There has been a major shift in how American consumers behave when they go shopping in the current 'never normal' retail environment, with cut-backs being seen in most categories except for necessities, according to the latest 'How America Shops' study published by WSL Strategic Retail.
The American shopper's mindset has shifted since 2001, reflecting what WSL describes as a "never normal" retail environment. As a result, the report says, consumers have become more anxious, cautious, and calculatingly price-conscious. Many have reduced their spending across most of the key indicator categories measured by the How America Shops bi-annual study.
By "never normal", retail consultants Wendy Liebmann and Candace Corlett refer to a retail decade in which shoppers seek safety and security in their day-to-day lives, as well as in their shopping life. "After 9/11, consumers found themselves in a 'new normal' retail landscape, as we reported in 'How America Shops 2004', but today they reel in a 'never normal' world rife with shocks that range from corporate scandals, war and tsunamis, to hurricanes, see-sawing oil prices, and more," explained Liebmann, WSL Strategic Retail's founder and principal.
Main loyalty driver
Overall, consumer spending is down, while the frequency and variety of shopping trips has held steady. According to WSL, the retail landscape has reached a state of saturation, and service has re-emerged as a leading consumer demand and loyalty driver.
Reacting to these uncertain times, women have reduced their spending across six key expenditure categories (shopping, savings and investment, education, leisure travel, entertainment, and 'on myself') by a net average of -17 points.
And, while 'shopping' was the only category to show a net spending increase (+6 points), these purchases were on necessities, including food, medicine and pets. In contrast, spending fell sharply for discretionary categories such as cosmetics, fragrance, and home decor.
Of the fourteen leading indicator categories surveyed, only pet supplies (+19 points), food (+18 points), and prescription medications (+18 points) showed substantial net increases in spending over the previous year's study.
"There were dramatic declines in everything from cosmetics to computers. But this isn't necessarily about using less or doing without," explained Corlett. "Rather, it's about smart shoppers buying at the lowest price, travelling further to save money and trading down to lower-priced brands."
While consumers spent less overall, they still shopped at almost the same number of outlets (3.6 in 2006) each week as in 2004 (3.4) and made the same number of weekly shopping trips (3.9) in 2006 and 2004. According to Corlett, shopping combines both necessity and entertainment, so while consumers may have to less money to spend, it doesn't always affect their enjoyment of the shopping experience. But today's women shoppers are the most price-conscious, and are less willing to pay a premium for convenience than in previous years.
While anxiety impacts all income groups, a growing gap has emerged and widened between locations where the affluent and lower-income consumers shop. For the first time in many years, WSL reports that the choice of shopping location is now largely determined by how much money a shopper has.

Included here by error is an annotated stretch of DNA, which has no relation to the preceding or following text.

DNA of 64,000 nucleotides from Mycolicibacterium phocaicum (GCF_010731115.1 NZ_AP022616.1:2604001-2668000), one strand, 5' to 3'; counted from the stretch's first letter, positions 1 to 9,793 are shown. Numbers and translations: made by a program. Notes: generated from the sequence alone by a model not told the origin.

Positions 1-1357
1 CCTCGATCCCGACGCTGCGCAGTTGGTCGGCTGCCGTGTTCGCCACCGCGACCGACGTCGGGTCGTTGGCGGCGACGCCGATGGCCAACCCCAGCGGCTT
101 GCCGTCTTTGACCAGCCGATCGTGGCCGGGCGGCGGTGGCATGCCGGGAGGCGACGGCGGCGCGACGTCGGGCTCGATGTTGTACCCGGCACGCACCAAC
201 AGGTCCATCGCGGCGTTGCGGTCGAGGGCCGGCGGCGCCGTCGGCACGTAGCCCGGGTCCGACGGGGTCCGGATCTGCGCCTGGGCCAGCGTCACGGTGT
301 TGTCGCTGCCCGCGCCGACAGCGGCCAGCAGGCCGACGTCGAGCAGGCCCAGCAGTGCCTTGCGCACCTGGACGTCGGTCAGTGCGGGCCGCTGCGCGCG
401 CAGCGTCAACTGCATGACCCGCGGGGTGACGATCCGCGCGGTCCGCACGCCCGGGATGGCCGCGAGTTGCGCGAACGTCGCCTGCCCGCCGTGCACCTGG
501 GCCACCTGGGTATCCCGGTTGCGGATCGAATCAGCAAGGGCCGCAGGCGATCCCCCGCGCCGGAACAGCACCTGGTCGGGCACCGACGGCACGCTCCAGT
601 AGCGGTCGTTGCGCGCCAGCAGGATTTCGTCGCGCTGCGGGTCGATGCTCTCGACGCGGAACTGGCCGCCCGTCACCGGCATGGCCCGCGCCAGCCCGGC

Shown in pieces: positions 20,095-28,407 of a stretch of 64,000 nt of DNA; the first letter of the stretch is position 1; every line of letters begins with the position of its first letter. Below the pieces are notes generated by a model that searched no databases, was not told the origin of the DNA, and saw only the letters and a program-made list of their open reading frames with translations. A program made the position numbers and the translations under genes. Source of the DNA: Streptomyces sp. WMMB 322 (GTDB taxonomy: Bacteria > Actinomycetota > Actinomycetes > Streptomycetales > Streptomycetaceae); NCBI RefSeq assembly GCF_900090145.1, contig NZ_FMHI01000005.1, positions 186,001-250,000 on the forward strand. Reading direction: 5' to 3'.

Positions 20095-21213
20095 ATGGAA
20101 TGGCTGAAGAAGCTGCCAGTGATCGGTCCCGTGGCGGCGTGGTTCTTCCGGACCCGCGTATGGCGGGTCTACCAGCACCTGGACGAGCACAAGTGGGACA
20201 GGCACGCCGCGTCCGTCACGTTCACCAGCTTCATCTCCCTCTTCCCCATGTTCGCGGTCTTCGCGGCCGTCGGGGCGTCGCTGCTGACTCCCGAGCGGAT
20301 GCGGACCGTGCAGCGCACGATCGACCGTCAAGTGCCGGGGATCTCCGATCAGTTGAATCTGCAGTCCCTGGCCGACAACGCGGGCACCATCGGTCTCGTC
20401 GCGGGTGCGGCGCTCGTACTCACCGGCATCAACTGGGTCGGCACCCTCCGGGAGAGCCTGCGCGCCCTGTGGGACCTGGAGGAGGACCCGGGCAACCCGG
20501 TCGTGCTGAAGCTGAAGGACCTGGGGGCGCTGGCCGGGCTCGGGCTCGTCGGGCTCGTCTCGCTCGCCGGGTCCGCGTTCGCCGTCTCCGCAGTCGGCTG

According to Liebmann, "Throughout the 1990s and the early years of the 21st century, consumers of all income levels shopped through most retail channels. In fact, Wal-Mart drove this phenomenon by letting low-income shoppers know that they were entitled to name brands at low prices. Then Target taught them they were entitled to great design at low prices everyday. At the same time, higher-income shoppers stretched their dollars by shopping at discount and club channels. But today, most shop where they can best afford things without undue temptation."
According to WSL, retailers can no longer expect to gain new shoppers in the coming years, as retail reach has been maximised. This means that retailers will soon need to focus more on building shopping frequency and transaction size.
Until 2006, many channels (including the supercentre, warehouse club, dollar store and the internet) consistently attracted a broader base of shoppers year-on-year. But when WSL asked where consumers had shopped in the past 90 days, there was little growth since 2004 in the percentage of people shopping through any of the channels.
New loyalty drivers
The firm's studies have shown in the past that the key to building lasting customer loyalty has moved beyond the usual factors of price, product and location. Emotional factors, such as "a good place to spend time browsing" and a place that "attracts customers I feel comfortable around" now play a key role.
But what matters most to shoppers now, the survey found, is "service with respect". According to Corlett, service with respect has become the foundation on which store loyalty stands: "Women want bargains, to accomplish a lot in one trip, and to get interesting items, but if the level of service and respect is found wanting, none of that matters."
The study was based on interviews with 950 consumers (760 women and 190 men, aged 18-70).